Recreational salmon fishing or angling – as pleasurable as it is to Isaac Newton’s disciples (‘tribe’ to which the present writer belongs) – is by definition an anthropocentric activity which can no longer be strictly linked to human preservation, and which shouldn’t occur if it contributes to endangering the ‘hunted’ species. Angling should only take place when it can be sustainably exercised. The many stakeholders of the (salmon/natural) resources should consider stopping systematically blaming others in their search for a ‘culprit’ over a specific stock/species/resource’s decline, whilst all the same demanding a ‘rightful’ and bigger slice of the shrinking cake.

When it comes to Scotland: does a ‘rich’ tourist coming to the Highlands via one or several plane journeys (from England, Europe or further afield) to fish a prestigious beat for a week on a select river for thousands of £££ have a ‘better’ claim to exercising this selfish and immensely pleasurable activity than others? What is the carbon footprint and other impacts associated with such fishing trip on the environment? How/through which economic activity has the environmentally-concerned fisherman gained the monies enabling such trip? Is s/he a wealthy businessman selling cars, steel or oil perhaps; or simply a hard-working financial analyst for a firm trading blue chip stocks or chemical products? What is that professional activity/industry’s own environmental impacts? Is his or her house built with materials whose production is environmentally polluting? Does that person use a bike at home, or has s/he 1, 2 or 3 (polluting) cars? What does that person eat? from where? At what environmental cost? Etc…

One can transpose the ‘Scottish’ fishing example to USA/Alaska, Canada, Norway and/or other ‘select’ fishing destination such as Patagonia or New Zealand; and to other species, environmental degradations, anthropogenic impacts, economic and/or leisure activities.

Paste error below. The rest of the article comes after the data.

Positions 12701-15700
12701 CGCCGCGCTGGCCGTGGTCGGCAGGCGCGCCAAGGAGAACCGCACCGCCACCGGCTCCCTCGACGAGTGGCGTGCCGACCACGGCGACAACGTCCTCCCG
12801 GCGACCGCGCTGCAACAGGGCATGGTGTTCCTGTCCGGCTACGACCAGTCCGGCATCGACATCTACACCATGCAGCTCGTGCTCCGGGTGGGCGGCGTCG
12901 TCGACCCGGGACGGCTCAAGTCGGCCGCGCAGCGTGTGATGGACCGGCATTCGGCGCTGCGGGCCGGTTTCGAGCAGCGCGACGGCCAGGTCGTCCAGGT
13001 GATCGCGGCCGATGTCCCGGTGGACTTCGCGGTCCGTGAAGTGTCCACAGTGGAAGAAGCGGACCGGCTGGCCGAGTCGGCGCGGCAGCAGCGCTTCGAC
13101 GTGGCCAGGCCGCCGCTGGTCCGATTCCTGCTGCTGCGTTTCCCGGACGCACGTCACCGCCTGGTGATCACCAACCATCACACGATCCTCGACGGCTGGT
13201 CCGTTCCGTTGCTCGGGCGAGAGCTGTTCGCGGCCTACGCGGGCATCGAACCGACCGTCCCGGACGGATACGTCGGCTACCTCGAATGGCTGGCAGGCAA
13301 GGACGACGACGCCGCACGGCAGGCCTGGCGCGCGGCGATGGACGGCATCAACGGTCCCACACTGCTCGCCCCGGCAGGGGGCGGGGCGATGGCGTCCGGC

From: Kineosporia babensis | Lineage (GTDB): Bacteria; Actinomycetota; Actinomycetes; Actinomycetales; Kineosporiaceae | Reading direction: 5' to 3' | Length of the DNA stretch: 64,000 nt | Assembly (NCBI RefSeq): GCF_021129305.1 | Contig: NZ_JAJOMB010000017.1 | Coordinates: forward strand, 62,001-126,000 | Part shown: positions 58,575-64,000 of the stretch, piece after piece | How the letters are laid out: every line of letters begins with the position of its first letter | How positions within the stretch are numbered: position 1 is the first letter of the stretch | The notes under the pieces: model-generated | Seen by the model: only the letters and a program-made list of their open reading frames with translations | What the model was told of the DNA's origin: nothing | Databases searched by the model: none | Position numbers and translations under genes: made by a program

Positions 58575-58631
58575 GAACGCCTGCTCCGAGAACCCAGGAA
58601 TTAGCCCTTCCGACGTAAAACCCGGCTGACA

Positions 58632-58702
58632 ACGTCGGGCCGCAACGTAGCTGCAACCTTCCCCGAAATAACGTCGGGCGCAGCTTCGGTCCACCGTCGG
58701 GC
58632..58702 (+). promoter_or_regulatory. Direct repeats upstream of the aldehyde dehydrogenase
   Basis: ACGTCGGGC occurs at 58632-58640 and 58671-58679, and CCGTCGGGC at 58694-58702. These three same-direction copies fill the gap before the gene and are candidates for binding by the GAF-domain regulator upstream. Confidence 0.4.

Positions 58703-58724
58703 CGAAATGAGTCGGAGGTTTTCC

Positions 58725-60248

Of course, there are also many local people fishing less financially-selective wild salmon rivers; but they too impact the global environment in some ways which – in turn – may harm (for instance) salmon returns into their native rivers.

The extent and inter-dependency of all of our footprints and impacts is barely fathomable but one thing is certain: Our relative ignorance doesn’t shield us from taking our individual and collective share of responsibility for the deterioration of our planet’s environmental status, and the ensuing loss of biodiversity. It boils down to personal, economic and political interest(s) – in all the meanings of the term – and choices. It also brings one to question the ethical/moral dimension of our – including in media reporting -subjective views.

It is counterproductive and hypocritical to endlessly ‘shift the blame’; it only leads to one failing to attempt to grasp the core issues and to mitigate the impacts identified… Basically, we should all take a long look at ourselves in the mirror… Nothing is ever just black or white (especially the latter)…